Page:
From God’s Mouth to My Ears by Fran Salone-Pelletier

A large part of the small Christian community experience is reflecting individually and collectively on the Scriptures. As part of our ongoing effort to promote the work of SCCs, we like to periodically feature reflections on the lectionary cycle to inspire SCC members and enrich the content of their discussions. Here, TAC contributor Fran Salone-Pelletier looks at the opening reading from Isaiah from the 15th Sunday in Ordinary Time and concludes with an original prayer—Ed.

I love the phrase used in many churches at the conclusion of a particular Scriptural lesson: “The word of God proclaimed for the people of God.” It helps me to concretize the fact that the underlying reason to read passages from Scripture is to listen carefully to the message God is sending today to each and all of us. What is God trying to say to me about God’s presence in my life as well as my presence in God’s life? Unlike the proverbial Yiddish cry that underscores and identifies each petition and request, “From my mouth to God’s ear,” the proclamation of the Christian is “From God’s mouth to my ear.” From early morning offerings to late-night examens, we yearn to hear what comes from God.

It is a good news/bad news situation. The good news is that God’s word is steadfastly creative. God has promised that “Just as from the heavens the rain and snow come down and do not return there till they have watered the earth, making it fertile and fruitful, giving seed to the one who sows and bread to the one who eats, so shall my word be that goes forth from my mouth. It shall not return to me void, but shall do my will, achieving the end for which I sent it” (Isa 55:10-11).

When I read those words, I am greatly comforted. God is in charge of the universe and I am relieved of the strain of that responsibility. I am also greatly confused. If God’s word does not return void but will perform God’s will, then where do I fit into the picture? Am I to simply stand by and watch? How do I participate in that creative process?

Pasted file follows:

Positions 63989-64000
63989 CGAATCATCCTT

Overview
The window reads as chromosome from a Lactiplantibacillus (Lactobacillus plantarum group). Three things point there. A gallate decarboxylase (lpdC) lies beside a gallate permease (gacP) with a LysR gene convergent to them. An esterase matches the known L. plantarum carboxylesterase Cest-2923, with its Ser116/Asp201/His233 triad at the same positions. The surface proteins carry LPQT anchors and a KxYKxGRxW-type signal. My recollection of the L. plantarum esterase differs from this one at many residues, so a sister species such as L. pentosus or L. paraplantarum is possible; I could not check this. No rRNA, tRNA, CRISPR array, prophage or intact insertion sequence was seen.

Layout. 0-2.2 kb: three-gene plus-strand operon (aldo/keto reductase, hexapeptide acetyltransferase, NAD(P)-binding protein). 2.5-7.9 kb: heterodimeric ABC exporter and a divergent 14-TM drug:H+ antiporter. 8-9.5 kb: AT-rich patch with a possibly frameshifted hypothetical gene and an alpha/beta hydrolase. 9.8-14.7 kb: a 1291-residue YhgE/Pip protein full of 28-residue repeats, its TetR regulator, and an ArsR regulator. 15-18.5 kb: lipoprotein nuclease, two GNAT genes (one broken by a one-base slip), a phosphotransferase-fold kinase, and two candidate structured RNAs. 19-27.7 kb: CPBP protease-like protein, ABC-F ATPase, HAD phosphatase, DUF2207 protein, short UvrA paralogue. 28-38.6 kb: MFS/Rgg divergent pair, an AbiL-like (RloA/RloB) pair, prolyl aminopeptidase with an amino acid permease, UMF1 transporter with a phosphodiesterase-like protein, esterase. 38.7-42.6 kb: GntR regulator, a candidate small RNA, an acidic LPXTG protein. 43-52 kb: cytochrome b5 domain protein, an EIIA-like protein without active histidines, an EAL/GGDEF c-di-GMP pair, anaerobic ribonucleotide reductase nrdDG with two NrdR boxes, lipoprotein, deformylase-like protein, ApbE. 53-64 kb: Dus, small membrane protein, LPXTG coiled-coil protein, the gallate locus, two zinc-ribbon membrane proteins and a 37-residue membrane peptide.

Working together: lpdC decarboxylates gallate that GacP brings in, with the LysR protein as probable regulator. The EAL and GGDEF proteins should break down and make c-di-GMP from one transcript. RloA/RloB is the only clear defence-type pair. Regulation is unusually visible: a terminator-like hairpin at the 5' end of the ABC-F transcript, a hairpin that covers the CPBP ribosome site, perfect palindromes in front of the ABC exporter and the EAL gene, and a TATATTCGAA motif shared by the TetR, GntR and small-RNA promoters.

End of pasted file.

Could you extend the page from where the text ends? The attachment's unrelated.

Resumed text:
Perhaps part of the answer lies in the words of a bumper sticker I have seen: Lead, follow, or get out of the way. When first I read the message, I was annoyed. How presumptuous! The audacity of a statement that so categorized people was also insulting. With a calmer vision, I could look with the eyes of a visionary and see the command of Christianity. Make a choice . . . for God’s sake. Lead people to God. Follow others to God. Not to choose is to take the sole remaining option—get out of the Way. Divinity was speaking from a piece of plastic stuck on the back of an automobile. I was able to hear the message sent from God’s mouth to my ears.

My life challenge is to be a divine cooperator. That’s the work laid out for me. Obviously, it will involve discernment. What does it mean for me to be leading in God’s way, following God’s way, or getting out of God’s way? How will I know that I am on the right path?

I guess—and that’s about all I can do is to guess—that I am on the same wavelength as God, that I am truly following God’s lead, being God’s person, and doing God’s will. Obviously, my guessing must be based on empirical evidence of some sort. So, I increase my awareness of my harmony with divinity by noting the music we produce together. Where I have labored to water aridity with fruitfulness, God’s will is being accomplished. Where the emotionally, spiritually, or physically hungry are nourished with the bread of life, God’s will is being accomplished. Where hardened earth baked or frozen to rigidity is softened with a smile, a kind word, a pat of affirmation, God’s will is being accomplished. Whenever any of us bless potentiality, tilling it with trust and hoeing it with hope until it becomes actuality, God becomes apparent. The task is easy—if we remember to plant, sow, and distribute empowerment in exactly the manner that God does.